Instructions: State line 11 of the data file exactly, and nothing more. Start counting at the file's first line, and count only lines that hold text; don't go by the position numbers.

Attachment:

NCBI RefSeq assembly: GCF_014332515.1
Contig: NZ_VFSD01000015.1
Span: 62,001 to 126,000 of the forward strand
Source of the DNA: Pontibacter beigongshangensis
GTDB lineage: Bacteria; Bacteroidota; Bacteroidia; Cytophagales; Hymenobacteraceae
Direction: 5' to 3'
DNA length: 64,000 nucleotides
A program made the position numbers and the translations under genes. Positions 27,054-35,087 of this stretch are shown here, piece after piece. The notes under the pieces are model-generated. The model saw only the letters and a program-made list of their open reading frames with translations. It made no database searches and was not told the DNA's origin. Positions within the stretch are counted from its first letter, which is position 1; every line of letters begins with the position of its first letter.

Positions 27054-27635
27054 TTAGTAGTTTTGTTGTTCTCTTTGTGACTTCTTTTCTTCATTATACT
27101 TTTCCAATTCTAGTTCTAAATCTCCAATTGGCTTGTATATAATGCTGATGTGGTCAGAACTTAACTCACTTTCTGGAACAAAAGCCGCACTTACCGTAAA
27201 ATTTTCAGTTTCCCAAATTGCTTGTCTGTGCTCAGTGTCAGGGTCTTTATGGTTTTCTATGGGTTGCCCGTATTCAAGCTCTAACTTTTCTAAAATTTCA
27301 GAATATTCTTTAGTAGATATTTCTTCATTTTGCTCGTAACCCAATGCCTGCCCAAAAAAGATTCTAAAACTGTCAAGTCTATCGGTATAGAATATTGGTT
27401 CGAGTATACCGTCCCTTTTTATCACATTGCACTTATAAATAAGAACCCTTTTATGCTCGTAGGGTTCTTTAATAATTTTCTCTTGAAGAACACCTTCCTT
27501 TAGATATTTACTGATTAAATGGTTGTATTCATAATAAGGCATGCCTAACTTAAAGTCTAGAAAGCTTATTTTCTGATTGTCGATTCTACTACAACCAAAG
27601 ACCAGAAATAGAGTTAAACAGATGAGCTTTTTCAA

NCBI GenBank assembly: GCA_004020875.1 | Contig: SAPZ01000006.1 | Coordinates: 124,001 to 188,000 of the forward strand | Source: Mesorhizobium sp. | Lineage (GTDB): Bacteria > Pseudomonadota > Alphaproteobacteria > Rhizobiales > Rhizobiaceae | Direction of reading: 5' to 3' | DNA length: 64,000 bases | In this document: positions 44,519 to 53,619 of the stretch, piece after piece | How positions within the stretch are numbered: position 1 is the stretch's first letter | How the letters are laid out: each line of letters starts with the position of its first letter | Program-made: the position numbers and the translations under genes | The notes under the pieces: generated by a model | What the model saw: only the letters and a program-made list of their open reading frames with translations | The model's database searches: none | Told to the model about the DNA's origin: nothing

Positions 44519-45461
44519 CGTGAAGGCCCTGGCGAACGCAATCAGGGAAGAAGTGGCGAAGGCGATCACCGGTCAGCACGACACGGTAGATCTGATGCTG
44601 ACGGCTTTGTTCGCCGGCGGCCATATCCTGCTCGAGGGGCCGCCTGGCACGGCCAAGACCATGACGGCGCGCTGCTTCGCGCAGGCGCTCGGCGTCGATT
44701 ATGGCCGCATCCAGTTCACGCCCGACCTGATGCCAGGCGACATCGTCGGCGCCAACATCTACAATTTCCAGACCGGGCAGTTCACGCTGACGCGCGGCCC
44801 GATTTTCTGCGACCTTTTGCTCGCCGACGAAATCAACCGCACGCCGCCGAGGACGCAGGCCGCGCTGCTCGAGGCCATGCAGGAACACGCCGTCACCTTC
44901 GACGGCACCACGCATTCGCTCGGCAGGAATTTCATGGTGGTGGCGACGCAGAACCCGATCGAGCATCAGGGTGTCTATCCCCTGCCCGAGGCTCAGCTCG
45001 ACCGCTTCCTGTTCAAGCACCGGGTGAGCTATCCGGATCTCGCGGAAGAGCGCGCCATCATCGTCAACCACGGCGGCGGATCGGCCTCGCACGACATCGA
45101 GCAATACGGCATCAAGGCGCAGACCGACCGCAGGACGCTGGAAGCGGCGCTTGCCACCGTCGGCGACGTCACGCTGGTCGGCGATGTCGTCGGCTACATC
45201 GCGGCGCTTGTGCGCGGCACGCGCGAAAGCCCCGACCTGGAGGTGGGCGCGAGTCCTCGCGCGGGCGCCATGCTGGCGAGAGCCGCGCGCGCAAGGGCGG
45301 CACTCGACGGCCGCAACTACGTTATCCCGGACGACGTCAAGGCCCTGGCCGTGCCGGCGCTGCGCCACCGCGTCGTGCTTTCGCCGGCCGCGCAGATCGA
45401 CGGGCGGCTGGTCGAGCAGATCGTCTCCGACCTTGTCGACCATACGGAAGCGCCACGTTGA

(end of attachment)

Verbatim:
27101 TTTCCAATTCTAGTTCTAAATCTCCAATTGGCTTGTATATAATGCTGATGTGGTCAGAACTTAACTCACTTTCTGGAACAAAAGCCGCACTTACCGTAAA